Defendant argues that the evidence was insufficient to prove that she did not act in self- defense or defense of property because her testimony showed that she pepper sprayed Corbett only after Corbett accosted her.
Because defendant presented evidence supporting the affirmative defenses of self-defense and defense of property, “the State was required to disprove the affirmative defense[s] in addition to proving the elements of the charged offense.” People v. Bausch, 2019 IL App (3d) 170001, 22. “The relevant standard of review is whether, after considering the evidence in the light most favorable to the State, any rational trier of fact could have found, beyond a reasonable doubt, that defendant did not act in self-defense” or defense of property. People v. Lee, 213 Ill. 2d 218, 225 (2004). Witness credibility and the weight given to testimony are determinations left to the trier of fact. People v. Nitz, 143 Ill. 2d 82, 95 (1991).
As charged in this case, to obtain a conviction for battery, the State had to prove beyond a reasonable doubt that defendant “knowingly without legal justification” caused bodily harm to Corbett. See 720 ILCS 5/12-3(a)(1) (West 2018). The only element at issue is whether defendant’s act of pepper spraying Corbett was legally justified.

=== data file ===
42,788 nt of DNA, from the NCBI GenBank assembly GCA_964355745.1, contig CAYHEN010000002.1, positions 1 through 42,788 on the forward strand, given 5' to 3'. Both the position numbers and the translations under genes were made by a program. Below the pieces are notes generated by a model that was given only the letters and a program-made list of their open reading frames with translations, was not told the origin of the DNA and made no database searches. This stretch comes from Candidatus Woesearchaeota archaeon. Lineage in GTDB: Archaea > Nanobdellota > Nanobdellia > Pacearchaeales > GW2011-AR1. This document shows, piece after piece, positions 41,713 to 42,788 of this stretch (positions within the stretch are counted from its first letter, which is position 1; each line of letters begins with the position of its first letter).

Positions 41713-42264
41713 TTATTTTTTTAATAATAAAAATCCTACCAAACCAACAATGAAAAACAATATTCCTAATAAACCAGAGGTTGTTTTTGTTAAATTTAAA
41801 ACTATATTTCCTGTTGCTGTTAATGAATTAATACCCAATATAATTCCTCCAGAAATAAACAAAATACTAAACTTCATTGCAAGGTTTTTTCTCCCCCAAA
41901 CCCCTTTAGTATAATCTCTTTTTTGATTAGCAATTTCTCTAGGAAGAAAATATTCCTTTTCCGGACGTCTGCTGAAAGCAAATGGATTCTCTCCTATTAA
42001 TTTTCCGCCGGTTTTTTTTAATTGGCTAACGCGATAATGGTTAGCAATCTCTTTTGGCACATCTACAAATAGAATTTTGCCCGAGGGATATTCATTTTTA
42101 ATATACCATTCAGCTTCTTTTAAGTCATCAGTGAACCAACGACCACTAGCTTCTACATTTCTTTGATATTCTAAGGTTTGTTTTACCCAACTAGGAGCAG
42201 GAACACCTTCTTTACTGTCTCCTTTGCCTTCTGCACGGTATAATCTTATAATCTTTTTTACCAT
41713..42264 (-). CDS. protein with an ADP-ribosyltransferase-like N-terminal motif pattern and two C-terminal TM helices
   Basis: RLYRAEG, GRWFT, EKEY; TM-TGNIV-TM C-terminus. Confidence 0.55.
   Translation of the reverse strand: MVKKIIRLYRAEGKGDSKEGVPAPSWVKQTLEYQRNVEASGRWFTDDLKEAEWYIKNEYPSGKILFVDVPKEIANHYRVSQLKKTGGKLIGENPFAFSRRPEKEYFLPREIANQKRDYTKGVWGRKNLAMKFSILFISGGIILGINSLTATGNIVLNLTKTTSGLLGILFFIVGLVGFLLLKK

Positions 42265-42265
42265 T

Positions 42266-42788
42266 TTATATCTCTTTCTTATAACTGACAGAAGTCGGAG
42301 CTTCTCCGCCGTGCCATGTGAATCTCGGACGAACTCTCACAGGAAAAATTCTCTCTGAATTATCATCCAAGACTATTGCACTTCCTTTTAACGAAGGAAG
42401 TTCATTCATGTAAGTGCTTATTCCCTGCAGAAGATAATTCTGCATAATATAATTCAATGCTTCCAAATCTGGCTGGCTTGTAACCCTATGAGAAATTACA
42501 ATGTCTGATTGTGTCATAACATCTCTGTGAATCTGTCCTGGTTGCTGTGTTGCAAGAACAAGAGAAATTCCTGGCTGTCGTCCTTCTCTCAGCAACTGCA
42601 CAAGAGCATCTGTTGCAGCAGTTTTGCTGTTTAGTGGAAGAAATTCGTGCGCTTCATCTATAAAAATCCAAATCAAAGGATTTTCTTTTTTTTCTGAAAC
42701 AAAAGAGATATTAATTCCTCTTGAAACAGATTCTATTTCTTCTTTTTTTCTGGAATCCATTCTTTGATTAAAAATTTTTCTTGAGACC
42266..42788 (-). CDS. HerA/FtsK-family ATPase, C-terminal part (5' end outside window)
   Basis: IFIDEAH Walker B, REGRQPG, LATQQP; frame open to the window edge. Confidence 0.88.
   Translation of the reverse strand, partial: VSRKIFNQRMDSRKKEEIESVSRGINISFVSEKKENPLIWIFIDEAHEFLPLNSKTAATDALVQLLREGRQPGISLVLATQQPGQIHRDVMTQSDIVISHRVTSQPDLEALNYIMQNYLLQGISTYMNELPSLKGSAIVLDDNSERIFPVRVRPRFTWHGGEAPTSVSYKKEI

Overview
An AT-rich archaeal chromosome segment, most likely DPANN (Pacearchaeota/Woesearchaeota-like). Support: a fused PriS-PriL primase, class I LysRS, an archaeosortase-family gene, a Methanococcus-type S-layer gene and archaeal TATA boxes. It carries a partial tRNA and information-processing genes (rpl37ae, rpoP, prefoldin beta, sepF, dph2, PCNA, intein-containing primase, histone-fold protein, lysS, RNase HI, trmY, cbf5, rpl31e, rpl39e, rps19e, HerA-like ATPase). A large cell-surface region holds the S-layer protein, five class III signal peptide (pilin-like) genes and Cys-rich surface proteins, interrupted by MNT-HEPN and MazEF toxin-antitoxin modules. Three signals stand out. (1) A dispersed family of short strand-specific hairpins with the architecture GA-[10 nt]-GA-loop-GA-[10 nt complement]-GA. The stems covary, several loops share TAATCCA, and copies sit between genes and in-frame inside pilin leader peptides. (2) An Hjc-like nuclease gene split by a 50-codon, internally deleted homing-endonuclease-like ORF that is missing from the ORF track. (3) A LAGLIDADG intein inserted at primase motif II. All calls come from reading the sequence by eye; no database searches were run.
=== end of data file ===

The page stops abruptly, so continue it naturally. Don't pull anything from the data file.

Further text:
“A person is justified in the use of force against another when and to the extent that he reasonably believes that such conduct is necessary to defend himself or another against such other’s imminent use of unlawful force.” Id. 7-1(a). For a defendant’s acts to constitute self- defense, “the danger of harm [must be] imminent.” Lee, 213 Ill. 2d at 225. If the State negates any element of self-defense, the claim fails. Id.
Looking at the evidence in the light most favorable to the State, a rational trier of fact could easily find beyond a reasonable doubt that defendant did not act in self-defense because there was no imminent danger of harm. Specifically, defendant was in a locked vehicle. She had to remove a barrier-the window-in order to pepper spray Corbett. Further, defendant’s own witness, Mosley, testified that Corbett was merely “pulling on the door handle.”